A deeper look at the Israel-Hamas war protests
As we all know, many colleges erupted in protests and counterprotests following the October 7th atrocities in Israel. Some universities in areas with substantial populations of Jews and Arabs, particularly Palestinians, slipped into violence from scuffles, thankfully minor in most cases. Members of both groups raised alarms about fearing to walk on the campuses or even attend classes because of the tensions and some people even sued about it.
While most schools seem to have settled down, as the war goes on and the new term wears on, it’s reasonable to expect still more unrest. Pro-Palestinian student groups, including reorganized unofficial ones that replaced those banned at some schools, were disrupting classes at Harvard as recently as last month. At best, we can hope the tactics of such groups remain peaceful.
As I’ve prepared for a Jan. 24 presentation about the campus reactions for the Federation of Jewish Men’s Clubs, I’ve been struck by a few key points about these protests. Let me share a few:
First, it is stunning that the pro-Palestine students refuse to condemn Hamas, both for the vile attacks of October and for the group’s heartless approach to the innocents of Gaza. Even women have turned a blind eye to the savagery targeting Jewish women. Hamas knew, of course, that it was inviting the retaliation it has gotten, seemingly unconcerned and willing to treat its own people as welcome cannon fodder.
Instead of protesting against the terrorists, the demonstrators seem to either ignore their monstrous actions and their perversions of Islam or to celebrate them. It’s one thing to stand up for one’s people — the innocents in Gaza caught in the crossfire — but it’s another to misplace the blame. It’s as if the demonstrators’ moral calculations are upside down. And we see absurdities such as LGBTQ community members defending Hamas, a group that would toss them from the highest buildings if they lived among them.
The moral inversion of these protestors is just as perverse as South Africa’s claim that Israel is guilty of genocide and its backwards arguments before the International Court of Justice. To argue that a nation defending itself against terrorism is intending to wipe out a couple million people even as the terrorists continue to hold that nation’s citizens hostage is obscene — especially when that nation, Israel, has repeatedly warned Gazans to leave Hamas-infested areas. Why is Hamas not on trial instead for its barbarism?
Second, I’m struck by how widespread the ignorance about the complex history of Israel-Palestine relations is, particularly among young people. When they chant “from the river to the sea, Palestine will be free,” many don’t seem to realize that is a call for the eradication of Israel, that it is the ultimate in antisemitism. As a recent column in The Wall Street Journal noted, many of the students chanting this nowadays don’t even know what river or sea are being referred to.
In addition, ignorance about the Holocaust is extraordinary only 80 years after that monstrosity. One-fifth of U.S. citizens between the ages of 18 and 29 believe that the Holocaust is a myth, according to a poll by Economist/YouGov.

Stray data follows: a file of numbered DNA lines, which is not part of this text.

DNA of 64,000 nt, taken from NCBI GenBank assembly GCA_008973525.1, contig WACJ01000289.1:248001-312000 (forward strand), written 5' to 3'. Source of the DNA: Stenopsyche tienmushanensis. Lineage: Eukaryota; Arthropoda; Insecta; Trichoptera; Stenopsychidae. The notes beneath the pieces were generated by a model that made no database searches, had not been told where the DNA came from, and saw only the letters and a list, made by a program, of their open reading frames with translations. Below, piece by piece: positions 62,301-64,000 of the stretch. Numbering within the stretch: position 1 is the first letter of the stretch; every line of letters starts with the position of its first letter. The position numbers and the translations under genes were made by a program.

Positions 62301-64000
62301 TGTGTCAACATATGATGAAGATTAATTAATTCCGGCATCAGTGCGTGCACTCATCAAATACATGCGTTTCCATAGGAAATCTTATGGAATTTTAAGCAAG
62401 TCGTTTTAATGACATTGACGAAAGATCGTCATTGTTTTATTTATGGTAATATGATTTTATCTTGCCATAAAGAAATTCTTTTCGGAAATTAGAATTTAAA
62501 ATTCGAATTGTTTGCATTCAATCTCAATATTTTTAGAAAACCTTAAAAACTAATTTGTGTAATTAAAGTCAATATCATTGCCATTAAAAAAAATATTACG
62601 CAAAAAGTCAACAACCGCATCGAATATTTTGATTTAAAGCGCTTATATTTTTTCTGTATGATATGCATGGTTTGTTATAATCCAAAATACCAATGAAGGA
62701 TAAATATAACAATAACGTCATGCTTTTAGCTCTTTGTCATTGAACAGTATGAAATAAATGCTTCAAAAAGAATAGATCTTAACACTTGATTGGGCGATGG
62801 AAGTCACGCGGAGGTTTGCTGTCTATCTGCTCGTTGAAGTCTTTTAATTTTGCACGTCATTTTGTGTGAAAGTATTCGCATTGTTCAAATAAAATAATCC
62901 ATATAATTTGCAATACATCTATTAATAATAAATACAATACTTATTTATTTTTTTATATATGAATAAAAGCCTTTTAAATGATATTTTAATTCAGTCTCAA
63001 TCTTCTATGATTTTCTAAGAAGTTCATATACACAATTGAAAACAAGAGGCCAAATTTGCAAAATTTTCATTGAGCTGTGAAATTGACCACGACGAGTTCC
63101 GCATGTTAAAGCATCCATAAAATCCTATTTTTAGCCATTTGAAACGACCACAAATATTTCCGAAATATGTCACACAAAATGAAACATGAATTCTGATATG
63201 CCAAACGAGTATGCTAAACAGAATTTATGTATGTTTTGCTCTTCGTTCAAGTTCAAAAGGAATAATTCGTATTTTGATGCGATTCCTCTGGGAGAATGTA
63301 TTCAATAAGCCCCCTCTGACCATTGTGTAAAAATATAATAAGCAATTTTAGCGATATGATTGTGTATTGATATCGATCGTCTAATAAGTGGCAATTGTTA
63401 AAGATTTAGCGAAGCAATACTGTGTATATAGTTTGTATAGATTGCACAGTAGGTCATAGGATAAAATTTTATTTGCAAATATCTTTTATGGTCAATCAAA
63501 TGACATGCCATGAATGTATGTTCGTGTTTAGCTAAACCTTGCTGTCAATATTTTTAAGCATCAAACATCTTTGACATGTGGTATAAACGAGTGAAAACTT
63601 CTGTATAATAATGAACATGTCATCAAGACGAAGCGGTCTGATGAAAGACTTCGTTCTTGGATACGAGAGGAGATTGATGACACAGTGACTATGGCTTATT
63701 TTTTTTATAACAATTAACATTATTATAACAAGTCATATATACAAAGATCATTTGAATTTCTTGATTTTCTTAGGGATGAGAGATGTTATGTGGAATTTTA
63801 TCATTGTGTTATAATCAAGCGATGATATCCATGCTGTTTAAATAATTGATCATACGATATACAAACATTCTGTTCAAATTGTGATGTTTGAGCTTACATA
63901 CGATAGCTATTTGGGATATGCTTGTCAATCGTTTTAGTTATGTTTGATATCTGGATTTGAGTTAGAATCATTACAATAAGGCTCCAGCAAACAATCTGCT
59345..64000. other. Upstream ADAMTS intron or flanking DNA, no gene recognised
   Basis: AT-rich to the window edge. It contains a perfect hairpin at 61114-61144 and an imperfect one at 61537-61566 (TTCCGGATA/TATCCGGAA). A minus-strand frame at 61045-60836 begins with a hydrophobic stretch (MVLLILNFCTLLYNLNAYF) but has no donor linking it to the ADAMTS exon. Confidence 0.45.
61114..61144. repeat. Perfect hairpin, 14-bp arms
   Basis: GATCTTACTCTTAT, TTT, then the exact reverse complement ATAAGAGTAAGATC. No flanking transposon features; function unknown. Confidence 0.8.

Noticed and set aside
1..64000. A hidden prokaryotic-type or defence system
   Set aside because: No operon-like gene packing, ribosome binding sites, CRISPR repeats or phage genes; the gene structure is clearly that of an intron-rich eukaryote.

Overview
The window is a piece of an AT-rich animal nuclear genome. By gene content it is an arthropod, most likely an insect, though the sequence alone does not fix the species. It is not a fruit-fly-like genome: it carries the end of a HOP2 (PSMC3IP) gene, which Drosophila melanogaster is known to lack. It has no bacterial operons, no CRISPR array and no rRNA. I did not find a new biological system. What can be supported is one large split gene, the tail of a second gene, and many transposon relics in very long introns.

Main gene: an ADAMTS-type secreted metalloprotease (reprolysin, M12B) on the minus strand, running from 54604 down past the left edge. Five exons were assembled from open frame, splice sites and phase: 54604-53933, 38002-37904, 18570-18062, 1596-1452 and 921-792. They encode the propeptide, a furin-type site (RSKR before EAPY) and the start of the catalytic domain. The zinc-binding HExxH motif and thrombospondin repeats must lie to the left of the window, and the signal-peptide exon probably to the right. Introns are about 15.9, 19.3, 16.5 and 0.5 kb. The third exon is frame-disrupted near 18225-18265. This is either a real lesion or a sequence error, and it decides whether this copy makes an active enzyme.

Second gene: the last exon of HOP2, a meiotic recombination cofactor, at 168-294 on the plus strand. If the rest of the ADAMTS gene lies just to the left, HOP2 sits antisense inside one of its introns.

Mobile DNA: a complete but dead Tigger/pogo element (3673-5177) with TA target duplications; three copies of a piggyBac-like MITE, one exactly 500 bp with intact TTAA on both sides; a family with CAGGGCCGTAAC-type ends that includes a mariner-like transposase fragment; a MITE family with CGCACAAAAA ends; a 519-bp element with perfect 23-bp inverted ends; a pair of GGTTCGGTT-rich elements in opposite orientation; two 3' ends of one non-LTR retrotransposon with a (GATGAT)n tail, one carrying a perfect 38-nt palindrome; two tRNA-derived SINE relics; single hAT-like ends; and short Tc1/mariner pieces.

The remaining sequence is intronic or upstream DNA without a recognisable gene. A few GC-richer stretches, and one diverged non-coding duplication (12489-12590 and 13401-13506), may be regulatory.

And, as the Israeli military has grown into one of the most powerful forces in the region, there’s also a peculiar underdog sympathy taking hold – one that affects Jews worldwide, not just in Israel. A Harvard-Harris poll in December reported that 44 percent of Americans ages 25 to 34, and a whopping 67 percent of those ages 18 to 24, agreed with the statement that “Jews as a class are oppressors.” By contrast, only 9 percent of Americans over 65 felt that way. This is concomitant with a rise in antisemitic incidents, including over 500 on campuses since early October.
On the positive side, some schools have seen a surge in interest in courses dealing with the Middle East. Among these are Bard College, the University of Washington, and the University of Maryland. Even at Harvard, Derek Penslar, a professor of Jewish History, has seen substantial demand for a course he teaches, for instance. “The students who walk in my door are not necessarily the same ones as those who are in Harvard Yard screaming,” he told Inside Higher Ed. “More often than not, my students are curious, intelligent, and they usually do have a political view at one point or another. But they’re open-minded or else they wouldn’t bother taking my class.”
Third and finally, the problems on campuses are both short-term and long-term. In the coming few months, the challenges will be to allow for free speech — an essential part of a university experience — but also to assure student safety. Both Arab and Jewish students need to be able to feel physically safe and comfortable enough to have civil conversations inside and outside class. The war is ugly enough without bringing its effects here.
Longer-term, the challenge is for universities to teach more students — especially those most in need of knowledge — about the complexities of the Middle East and about the ugliness of antisemitism. One approach is to improve diversity, equity and inclusion programs to include mandatory sessions about Jewish and Arab history, much as they do now about Blacks and whites. After all, what is higher education about, if not education?
We’ll have a chance to look in depth at these issues in the upcoming FJMC webinar. It’s likely that this will be a sobering look, but an informative one, I hope.